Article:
Wretcher

 
 
I found out I was a wretcher the first time I fell in love.
 
I was seventeen and he stretched tall and pale with red hair and water eyes. He held my hands and then me and together we were silent standing in the foyer.
 
Then his mouth and mine together, there was his smell, his taste, the texture of his shirt, the movement of his throat, I was staring into the water, the water staring back, I felt the beautiful swell.
 
Then he left, it was late, and upstairs, in bed, I felt nauseous.
 
In the morning, I opened my eyes and thought of his mouth and my body made bile and then there was the sickness up out of me and onto the floor and I knew what it was, I knew that was love.
 
My mother came into the bathroom when she heard my pain sounds, my sick noises.
 
“My baby,” she said.
 
She stood behind me, rubbed my back, went nice at my illness.
 
“The doctor,” she said.
 
And then together in the car, my mother driving, taking me to the sign that said ER.
 
 
 
In the ER, there were papers to fill out and I was confronted with
 
Form A-6
 
Please list:
 
The nature of your injury/illness/condition: __________________________.
The length of time you’ve suffered: __________________________.
The extent of your suffering: __________________________.
 
In each blank I wrote his name. My mother read over my shoulder, let out a curse.
 
“You’re a damn wretcher,” my mother said and she was close to tears.
 
“What’s that?”
 
My mother shook her head and pointed to a corner of the ER, full of people doubled in half.
 
The nurse came over and reviewed the page and shook her head, too.
 
“Over there,” she said, pointed to the corner.
 
I walked to the corner with my mother and picked up a clean white bucket, my bucket. All around me, people were vomiting into their own buckets, sobbing. Their pain was physical, up heaved into plastic containers.
 
I stood there with the wretchers who wretched and their wretching stunk around me.
 
I felt my own heartpain and thought: “These are my people.”
 
Then I thought of his mouth and lips and smell and wretched next to a man in a gray sweatshirt who kept moaning a name I could not make out and a woman who wept louder than anything I’d heard before.
 
The nurse called names one by one. I wretched twice before my name came out of the nurse’s mouth, with “the doctor will see now.”
 
“I’m not allowed in,” my mother said and that sentence sent fear up to wrap a fist around my heart, almost caused another wretching. But I moved away from her into the room, held my head up, did it alone.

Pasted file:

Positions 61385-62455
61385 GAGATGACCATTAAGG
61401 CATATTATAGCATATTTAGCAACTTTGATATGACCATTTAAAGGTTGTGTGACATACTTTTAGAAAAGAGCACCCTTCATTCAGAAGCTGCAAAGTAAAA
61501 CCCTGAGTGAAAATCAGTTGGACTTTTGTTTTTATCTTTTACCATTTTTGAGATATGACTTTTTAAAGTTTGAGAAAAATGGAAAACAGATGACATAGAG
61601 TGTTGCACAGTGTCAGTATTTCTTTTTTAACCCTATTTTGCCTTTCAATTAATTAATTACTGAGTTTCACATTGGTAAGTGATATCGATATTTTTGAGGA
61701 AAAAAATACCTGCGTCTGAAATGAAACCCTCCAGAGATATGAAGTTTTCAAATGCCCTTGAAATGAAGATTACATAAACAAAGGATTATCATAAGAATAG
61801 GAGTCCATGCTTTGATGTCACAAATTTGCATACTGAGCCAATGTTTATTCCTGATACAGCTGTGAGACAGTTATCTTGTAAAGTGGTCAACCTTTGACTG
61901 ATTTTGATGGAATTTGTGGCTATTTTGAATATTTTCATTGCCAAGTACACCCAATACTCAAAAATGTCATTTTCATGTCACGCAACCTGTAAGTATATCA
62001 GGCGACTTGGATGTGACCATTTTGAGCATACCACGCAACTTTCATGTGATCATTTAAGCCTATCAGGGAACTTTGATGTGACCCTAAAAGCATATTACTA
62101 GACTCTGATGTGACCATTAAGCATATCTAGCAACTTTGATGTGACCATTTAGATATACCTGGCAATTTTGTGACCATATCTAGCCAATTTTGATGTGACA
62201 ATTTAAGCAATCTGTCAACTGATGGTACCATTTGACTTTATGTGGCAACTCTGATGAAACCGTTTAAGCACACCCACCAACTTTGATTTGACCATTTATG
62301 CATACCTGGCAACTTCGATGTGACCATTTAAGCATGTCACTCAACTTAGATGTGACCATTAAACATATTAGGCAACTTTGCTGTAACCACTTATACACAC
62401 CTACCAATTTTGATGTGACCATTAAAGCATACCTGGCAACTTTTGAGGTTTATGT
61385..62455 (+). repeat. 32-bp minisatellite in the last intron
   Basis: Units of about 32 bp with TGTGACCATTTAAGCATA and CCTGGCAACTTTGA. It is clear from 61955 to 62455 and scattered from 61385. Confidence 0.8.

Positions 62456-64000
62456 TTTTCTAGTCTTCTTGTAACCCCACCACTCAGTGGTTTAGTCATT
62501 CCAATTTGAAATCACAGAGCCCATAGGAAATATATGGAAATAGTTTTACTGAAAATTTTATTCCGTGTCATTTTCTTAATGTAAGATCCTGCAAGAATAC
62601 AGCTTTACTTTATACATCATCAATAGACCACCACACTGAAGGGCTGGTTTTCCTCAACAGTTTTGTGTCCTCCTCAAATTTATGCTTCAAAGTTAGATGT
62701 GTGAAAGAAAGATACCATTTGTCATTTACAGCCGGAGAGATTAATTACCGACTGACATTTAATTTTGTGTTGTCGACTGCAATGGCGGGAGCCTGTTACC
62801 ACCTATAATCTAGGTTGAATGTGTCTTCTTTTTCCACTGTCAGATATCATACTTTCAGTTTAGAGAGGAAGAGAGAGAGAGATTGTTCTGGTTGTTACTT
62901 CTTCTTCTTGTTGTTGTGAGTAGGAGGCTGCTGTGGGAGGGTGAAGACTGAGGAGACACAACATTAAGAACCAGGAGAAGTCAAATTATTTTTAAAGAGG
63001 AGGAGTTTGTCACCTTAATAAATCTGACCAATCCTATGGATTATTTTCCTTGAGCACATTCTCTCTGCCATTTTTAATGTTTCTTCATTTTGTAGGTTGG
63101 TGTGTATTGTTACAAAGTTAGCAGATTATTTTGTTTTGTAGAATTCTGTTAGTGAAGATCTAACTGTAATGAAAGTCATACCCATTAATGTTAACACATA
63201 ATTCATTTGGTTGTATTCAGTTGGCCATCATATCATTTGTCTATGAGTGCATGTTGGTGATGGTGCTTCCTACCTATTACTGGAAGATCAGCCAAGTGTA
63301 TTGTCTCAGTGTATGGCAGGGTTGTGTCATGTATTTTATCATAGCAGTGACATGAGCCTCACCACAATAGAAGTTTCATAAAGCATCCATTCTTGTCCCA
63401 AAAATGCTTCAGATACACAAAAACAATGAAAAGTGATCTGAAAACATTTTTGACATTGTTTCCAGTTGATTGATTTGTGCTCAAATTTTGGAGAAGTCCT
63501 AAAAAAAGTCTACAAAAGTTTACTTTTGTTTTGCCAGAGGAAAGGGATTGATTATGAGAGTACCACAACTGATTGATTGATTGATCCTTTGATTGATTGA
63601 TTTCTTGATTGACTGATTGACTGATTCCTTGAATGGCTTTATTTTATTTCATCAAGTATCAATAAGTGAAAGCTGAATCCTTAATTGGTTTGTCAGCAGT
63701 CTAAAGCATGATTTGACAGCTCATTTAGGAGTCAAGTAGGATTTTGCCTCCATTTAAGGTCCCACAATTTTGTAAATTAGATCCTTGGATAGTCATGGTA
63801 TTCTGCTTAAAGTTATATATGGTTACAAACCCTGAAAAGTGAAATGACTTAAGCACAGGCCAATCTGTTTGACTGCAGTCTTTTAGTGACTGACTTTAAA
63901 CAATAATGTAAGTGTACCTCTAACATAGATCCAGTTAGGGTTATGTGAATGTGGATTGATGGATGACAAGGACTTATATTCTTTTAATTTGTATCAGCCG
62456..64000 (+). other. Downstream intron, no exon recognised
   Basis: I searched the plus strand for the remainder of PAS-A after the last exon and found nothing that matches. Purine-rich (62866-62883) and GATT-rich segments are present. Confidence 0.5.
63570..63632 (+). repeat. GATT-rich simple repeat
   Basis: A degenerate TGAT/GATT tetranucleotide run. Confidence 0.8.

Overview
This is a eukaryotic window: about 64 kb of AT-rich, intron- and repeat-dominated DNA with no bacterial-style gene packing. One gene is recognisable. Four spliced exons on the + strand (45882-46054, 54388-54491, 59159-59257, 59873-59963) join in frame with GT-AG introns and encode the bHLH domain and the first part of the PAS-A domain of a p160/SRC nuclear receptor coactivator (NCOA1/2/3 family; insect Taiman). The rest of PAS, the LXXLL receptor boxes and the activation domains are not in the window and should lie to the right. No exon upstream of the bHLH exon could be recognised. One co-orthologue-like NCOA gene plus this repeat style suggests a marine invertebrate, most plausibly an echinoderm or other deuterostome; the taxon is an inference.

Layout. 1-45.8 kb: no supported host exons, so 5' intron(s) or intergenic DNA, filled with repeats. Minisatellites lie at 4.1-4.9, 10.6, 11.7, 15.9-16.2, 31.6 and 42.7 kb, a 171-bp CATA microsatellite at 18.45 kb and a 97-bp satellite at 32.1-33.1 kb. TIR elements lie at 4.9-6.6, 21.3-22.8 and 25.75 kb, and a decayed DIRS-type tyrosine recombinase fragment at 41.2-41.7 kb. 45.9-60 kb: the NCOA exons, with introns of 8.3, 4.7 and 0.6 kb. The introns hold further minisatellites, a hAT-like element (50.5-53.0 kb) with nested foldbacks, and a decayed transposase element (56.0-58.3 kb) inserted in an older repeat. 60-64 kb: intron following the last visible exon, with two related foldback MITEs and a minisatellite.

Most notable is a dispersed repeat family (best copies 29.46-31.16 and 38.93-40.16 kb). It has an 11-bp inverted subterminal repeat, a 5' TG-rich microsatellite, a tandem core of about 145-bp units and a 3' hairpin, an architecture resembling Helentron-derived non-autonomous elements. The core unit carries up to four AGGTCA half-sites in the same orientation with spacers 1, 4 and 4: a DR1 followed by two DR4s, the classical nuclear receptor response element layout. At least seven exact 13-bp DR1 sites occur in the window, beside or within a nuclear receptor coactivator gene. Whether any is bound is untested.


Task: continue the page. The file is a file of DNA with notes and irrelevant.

Inside this room, more wretchers were standing. One by one, they were called into another, smaller room. A doctor moved up to my quivering form, looked me up and down.
 
“You’re in bad shape,” the doctor said and then moved me to the front of the line of sick.
 
When the door to the next room opened, there was only a hanging chair in the dead center. The chair was red and connected to ropes that hung from the ceiling.
 
“First, the injection,” and then a needle was in his hand, near my arm, near my flesh there.
 
“What is this?”
 
“We’ve found small amounts of embalming fluid help to relieve the symptoms.”
 
Panic seized my chest again, I wanted my mother, I wanted to call out, I needed another spine to keep standing.
 
But my mother was rooms away, I was growing up, I was almost a woman.
 
After a moment, I nodded and the silver slid into my skin and then the fluid came, into my veins and I felt colder and then I felt the need to wretch, the hard need to wretch and then an easing.
 
“Take a seat,” the doctor said, pointing at the red chair.
 
I climbed into the red chair and it began to lift, my legs going slack in the air, swinging. The chair paused at a certain height and the doctor leaned over me, chest close to my mouth, and slid a black blindfold over my eyes.
 
“It’s going to begin now,” he said.
 
Then the chair lifted even higher, my legs felt more air, my body went weightless.
 
“Please prepare for the spin,” the doctor called up to me.
 
And then it happened, the chair began to move, began to rotate, my legs swaying in the push of the air.
 
The chair spun slowly at first. I thought of my love’s right set of eyelashes and tears started at my eyes, my chest began to crush inward. The wretching wanted to come out of me, wanted to come up and into the world, wanted to be created.
 
But the chair spun faster, swirled me around, and the fluid was already inside of my veins, working magic, already becoming the keeper of my wretching, paving over it, keeping it inside of me.
 
The chair kept whirling, whirring, keeping me in motion until I felt my own spine was the true center of myself again and not the sickness, not the sickness as the foundation.
 
Then the chair slowed and stopped and lowered. I put my weak legs onto the ground and wobbled out of the room, into the room of the other wretchers.
 
I stared at their sickness, their doubled over love, their wild wanting, their heaving insides coming out.
 
Then I thought of him, his water eyes, his eyelashes and his mouth and his chest and the bones inside of him and our maybe life together and the sickness did not come and it was no longer love inside of me and I knew I had been cured, for the first time.
 
 
 
 
 
SARAH ROSE ETTER’s chapbook, Tongue Party, is available from Caketrain Press. Her work as appeared in Barrelhouse, Black Warrior Review, Salt Hill Journal and others. Her story “Hunger King” will appear in the spring issue of Green Mountains Review.